martedì 20 gennaio 2009

Orbital blow out fracture


Figure 1: The x-ray demonstrates a fracture of the right orbital floor and an air-fluid level in the right maxillary sinus suspicious for hematoma.
Figure 2: Coronal CT image demonstrates a fracture of the left orbital floor along with herniation of the orbital fat. Air-fluid level in the left maxillary sinus containing high attenuation is consistent with hematoma.

Diagnosis: Orbital blow out fracture

An orbital blow-out fracture is a fracture of the orbital floor caused by blunt trauma to the orbit. Blow-out fractures are usually caused by round or oval object with a diameter slightly larger than the orbital diameter such as a baseball, snowball, tennis ball or fist. The mechanism of fracture is controversial. The two most accepted theories are: 1) The "retropulsion" theory which proposes the fracture is a result of a sudden increase in intraorbital pressure when the globe is pushed posteriorly. 2) The "buckling" theory states that the fracture is secondary to the force causing the orbital rim to buckle and transmitting the force into the orbital bones.

One may expect medial wall fractures to be more common than orbital floor fractures as the medial wall is thinner; however, the reverse is true. Proponents of the "retropulsion" theory attribute this to the honeycomb structure of the ethmoid air cell septae, which support the lamina papyracea, thus allowing it to withstand the sudden rise in intraorbital hydraulic pressure better than the orbital floor. Proponents of the “buckling” theory propose that the orbital floor is particularly vulnerable as the infraorbital canal further weakens the floor’s already delicate bony structure.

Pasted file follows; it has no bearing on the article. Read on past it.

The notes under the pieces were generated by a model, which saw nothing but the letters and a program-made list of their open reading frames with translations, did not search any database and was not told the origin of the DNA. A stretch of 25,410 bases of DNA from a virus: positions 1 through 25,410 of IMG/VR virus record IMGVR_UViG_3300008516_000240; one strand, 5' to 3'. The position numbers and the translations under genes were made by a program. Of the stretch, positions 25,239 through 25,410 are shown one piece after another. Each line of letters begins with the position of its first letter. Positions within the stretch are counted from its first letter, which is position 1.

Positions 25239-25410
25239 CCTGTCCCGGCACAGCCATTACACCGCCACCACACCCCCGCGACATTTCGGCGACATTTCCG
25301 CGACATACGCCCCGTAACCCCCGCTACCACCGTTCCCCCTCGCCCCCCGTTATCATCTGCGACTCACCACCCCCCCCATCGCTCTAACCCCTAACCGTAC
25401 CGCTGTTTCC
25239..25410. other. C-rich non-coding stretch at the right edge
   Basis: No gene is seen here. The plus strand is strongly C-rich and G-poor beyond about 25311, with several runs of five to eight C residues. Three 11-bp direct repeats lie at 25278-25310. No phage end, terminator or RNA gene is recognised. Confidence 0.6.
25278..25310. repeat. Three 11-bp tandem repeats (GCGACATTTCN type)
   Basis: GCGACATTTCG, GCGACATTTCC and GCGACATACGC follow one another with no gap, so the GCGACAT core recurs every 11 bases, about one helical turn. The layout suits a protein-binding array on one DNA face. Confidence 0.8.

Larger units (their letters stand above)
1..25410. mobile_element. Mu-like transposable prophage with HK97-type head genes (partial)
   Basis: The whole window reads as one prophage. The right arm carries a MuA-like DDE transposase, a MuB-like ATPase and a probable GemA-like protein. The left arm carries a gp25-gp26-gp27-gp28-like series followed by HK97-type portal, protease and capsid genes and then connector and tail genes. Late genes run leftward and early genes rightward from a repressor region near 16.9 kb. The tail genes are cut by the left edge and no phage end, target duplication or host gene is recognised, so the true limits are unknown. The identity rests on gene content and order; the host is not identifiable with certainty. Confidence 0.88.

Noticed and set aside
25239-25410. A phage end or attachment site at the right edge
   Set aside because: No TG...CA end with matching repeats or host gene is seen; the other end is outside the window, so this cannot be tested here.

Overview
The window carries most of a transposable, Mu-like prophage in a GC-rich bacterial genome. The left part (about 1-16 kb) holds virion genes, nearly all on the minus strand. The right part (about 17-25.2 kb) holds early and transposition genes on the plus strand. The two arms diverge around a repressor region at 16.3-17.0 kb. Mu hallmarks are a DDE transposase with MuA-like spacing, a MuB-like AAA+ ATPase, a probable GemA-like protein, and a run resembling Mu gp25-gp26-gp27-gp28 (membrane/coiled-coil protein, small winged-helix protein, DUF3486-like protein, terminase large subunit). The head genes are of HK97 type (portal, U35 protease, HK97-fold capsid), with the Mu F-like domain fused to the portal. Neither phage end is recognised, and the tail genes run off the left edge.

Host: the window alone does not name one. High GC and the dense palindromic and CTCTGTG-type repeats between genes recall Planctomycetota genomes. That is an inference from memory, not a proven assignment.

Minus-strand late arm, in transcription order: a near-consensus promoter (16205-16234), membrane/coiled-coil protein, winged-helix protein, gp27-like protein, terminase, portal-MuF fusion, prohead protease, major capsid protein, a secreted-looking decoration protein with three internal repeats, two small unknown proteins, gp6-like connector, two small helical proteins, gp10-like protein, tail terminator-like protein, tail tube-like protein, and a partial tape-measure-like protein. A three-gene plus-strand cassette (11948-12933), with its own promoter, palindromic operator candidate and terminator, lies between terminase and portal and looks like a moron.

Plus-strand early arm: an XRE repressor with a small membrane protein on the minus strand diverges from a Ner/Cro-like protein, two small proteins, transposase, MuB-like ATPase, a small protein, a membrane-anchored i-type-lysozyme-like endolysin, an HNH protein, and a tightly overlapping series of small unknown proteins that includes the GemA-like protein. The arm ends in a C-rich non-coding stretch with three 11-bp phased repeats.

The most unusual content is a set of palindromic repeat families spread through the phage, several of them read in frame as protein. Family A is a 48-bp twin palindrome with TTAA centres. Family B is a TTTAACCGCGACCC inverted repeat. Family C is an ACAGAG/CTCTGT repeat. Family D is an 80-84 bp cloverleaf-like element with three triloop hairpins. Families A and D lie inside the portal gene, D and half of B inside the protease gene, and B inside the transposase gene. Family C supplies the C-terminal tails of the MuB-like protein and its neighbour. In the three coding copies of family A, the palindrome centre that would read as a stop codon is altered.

Routine facial views obtained should include the Caldwell and Waters view. The Caldwell projection is used to evaluate the lateral orbital wall and ethmoid bone, while the Waters view is useful for visualizing the inferior orbital wall and maxillary sinuses. The teardrop sign is secondary to opacification of the upper maxillary sinus from herniated orbital fat.

CT has become the modality of choice to evaluate orbital fractures. Herniation of orbital fat, the inferior rectus muscle, and the inferior oblique muscle may occur and herniated extraocular muscles entrapped between the fragmented bone segments may lead to diplopia. Edema and hemorrhage from the trauma can also cause diplopia; however this should resolve in a few days in the absence of entrapment. Immediate surgical intervention may be required in cases of entrapped extraocular muscles or acute enopthalmos. Chronic enopthalmos may also develop in fractures with extensive orbital fat herniation.

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